This is where you do your research beforehand. Nutrition should always be a major component to consider when deciding how to choose a personal trainer. A lot of trainers don’t have any education in regards to nutrition, and I’ve heard fitness pros give advice that worked for them but isn’t necessarily the best for their client.
You cannot lose weight, gain mass, win an endurance race, or age well without taking control of what you put into your body. That’s just how it is. If you’re going to spend money on someone who is coaching you towards a better “you,” they need to know this.
There’s a difference between “I don’t know, but let me do the research and find an answer for you” and “I don’t know” (or even worse, a made up answer).
There are a plethora of continuing education resources that your coach can use to get that answer—not to mention their network of fitness-minded friends and colleagues. That being said, your best bet is to go with someone who already has a certification or degree in this field.
Find someone who knows what they are talking about and they can help you every step along the way by giving you food knowledge, tips and recipes like these 4 Quick and Easy Smoothie Recipes.
Listen, if you wanted to be preached a bunch of science or just needed an exercise prescription, you could read a book or download an app. And if you just needed motivation, you could workout with your friend. But your trainer? They should be there for both. Working out isn’t always fun—sometimes it sucks. Sometimes it’s going to be hard and you feel like you’re dragging yourself to your sessions. And that’s where your trainer can step in, remind you of your goals and how good you’re going to look at your wedding.
However, it shouldn’t ALWAYS be miserable. The job of a trainer is to help you find things you enjoy. Training is sold as a customized experience—that’s why it’s called personal training. Demand more of your trainer so that they do their homework to help you get the most out of your precious time.
First and foremost, in no case should any fitness pro take the place of any actual clinical psychologist, financial advisor, physical therapist, or any other field unless they have a degree and a license to do so.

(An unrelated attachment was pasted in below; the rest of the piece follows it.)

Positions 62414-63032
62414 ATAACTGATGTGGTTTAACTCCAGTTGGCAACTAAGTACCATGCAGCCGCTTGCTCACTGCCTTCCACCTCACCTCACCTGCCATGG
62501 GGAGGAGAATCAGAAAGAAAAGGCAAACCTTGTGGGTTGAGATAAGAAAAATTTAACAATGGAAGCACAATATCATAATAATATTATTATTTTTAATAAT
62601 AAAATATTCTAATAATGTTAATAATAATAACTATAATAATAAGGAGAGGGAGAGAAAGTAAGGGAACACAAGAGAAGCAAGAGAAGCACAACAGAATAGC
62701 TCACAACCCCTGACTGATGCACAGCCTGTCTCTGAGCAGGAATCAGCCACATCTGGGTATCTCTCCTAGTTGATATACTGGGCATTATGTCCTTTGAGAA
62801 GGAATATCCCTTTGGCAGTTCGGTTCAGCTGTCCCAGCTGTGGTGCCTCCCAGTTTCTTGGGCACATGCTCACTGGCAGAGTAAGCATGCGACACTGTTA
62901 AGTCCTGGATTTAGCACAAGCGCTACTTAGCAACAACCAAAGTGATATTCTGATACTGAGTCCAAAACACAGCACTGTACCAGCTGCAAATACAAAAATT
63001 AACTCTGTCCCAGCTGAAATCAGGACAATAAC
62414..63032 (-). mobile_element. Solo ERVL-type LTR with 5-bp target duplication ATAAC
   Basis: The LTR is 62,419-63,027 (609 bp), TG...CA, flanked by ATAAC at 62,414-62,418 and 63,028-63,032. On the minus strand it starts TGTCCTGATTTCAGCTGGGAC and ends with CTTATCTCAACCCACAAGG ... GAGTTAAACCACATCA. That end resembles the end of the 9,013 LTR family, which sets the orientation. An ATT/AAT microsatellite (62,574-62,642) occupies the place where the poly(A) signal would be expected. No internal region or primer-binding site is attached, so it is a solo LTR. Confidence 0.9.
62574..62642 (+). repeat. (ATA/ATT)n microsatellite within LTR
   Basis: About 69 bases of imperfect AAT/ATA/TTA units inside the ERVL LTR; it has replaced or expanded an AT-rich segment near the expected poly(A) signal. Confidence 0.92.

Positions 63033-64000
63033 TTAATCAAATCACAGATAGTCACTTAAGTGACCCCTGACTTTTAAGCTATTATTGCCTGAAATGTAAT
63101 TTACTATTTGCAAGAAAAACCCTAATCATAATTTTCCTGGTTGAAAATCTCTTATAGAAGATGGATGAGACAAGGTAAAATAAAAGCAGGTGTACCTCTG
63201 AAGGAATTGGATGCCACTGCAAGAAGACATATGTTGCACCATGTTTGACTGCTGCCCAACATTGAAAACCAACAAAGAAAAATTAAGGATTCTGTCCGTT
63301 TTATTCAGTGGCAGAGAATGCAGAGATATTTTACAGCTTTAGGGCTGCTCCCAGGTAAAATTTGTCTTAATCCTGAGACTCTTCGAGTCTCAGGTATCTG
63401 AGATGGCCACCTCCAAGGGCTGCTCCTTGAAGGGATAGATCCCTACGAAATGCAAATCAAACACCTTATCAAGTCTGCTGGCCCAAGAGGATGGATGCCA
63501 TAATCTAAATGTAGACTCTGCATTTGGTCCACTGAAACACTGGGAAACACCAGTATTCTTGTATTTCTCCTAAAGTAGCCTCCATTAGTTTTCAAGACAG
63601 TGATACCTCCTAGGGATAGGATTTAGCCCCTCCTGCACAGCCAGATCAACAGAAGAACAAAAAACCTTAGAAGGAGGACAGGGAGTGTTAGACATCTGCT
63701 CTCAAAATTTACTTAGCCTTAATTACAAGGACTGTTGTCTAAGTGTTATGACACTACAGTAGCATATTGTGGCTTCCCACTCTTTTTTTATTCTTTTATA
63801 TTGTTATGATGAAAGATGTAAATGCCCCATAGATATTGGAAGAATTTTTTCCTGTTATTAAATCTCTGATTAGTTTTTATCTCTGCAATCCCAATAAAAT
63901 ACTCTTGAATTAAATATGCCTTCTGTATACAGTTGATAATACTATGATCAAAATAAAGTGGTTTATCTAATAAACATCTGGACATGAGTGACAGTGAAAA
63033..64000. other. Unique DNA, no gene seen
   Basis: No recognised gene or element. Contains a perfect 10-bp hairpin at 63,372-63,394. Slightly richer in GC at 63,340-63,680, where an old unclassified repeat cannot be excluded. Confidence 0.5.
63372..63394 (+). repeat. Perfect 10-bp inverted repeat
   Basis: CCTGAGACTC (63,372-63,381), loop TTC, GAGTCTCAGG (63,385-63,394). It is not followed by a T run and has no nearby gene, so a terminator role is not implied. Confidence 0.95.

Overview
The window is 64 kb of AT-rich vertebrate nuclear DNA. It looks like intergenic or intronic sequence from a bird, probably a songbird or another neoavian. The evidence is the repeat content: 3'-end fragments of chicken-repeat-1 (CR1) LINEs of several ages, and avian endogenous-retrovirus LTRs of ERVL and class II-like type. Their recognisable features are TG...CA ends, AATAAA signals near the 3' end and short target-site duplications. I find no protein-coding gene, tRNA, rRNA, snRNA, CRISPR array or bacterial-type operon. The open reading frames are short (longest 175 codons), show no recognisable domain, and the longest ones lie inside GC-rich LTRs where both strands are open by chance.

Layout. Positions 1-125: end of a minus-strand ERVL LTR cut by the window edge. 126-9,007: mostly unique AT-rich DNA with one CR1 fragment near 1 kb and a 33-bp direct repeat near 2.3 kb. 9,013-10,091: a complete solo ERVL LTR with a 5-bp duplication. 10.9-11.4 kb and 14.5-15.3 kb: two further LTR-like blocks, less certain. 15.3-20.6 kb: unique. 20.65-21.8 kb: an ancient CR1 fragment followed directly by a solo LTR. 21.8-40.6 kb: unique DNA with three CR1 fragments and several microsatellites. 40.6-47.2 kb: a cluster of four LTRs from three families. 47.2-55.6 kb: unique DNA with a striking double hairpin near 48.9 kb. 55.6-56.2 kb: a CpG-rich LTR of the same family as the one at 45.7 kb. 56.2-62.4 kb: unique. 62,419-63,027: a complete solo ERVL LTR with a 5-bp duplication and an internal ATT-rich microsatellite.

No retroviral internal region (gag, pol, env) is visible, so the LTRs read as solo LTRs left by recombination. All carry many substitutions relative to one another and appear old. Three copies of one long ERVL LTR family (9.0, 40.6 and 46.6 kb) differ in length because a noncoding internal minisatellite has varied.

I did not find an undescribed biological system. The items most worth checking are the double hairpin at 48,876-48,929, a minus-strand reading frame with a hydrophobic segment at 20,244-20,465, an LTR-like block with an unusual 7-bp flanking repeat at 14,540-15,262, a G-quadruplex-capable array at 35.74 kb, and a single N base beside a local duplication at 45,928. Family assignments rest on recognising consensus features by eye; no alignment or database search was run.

That being said, stress does have a direct effect on your health and wellness. And if you believe that’s a limiting factor in your progress, tell your trainer. They may not be able to do your taxes or look after your four toddlers for you, but they should definitely be aware.
A comprehensive fitness plan needs to involve all areas of wellness, no matter what. Your trainer may be able to adjust your workouts so that they’re more stress-relieving (punching bags and sledgehammers immediately come to mind).
Or maybe one of their other clients happens to be a clinical psychologist they can connect you with. Maybe they can just recommend a good massage place. Who knows.
The important thing is that if you don’t make your voice heard, you can’t expect your coach to magically produce results with a big piece of the puzzle missing.
Be Your Biggest Advocate
With so much information at your fingertips, a trainer should provide an educated lens through which you can navigate the waters.
They’re a coach, so they should be a motivating voice that actually understands you as an individual. What motivates me isn’t what motivates you. And they should take into account what goes on outside of your scheduled sessions.
If you both really want to see results, you should expect each other to be on the top of your game. After all, you two should be a team. Your success is theirs, and theirs yours.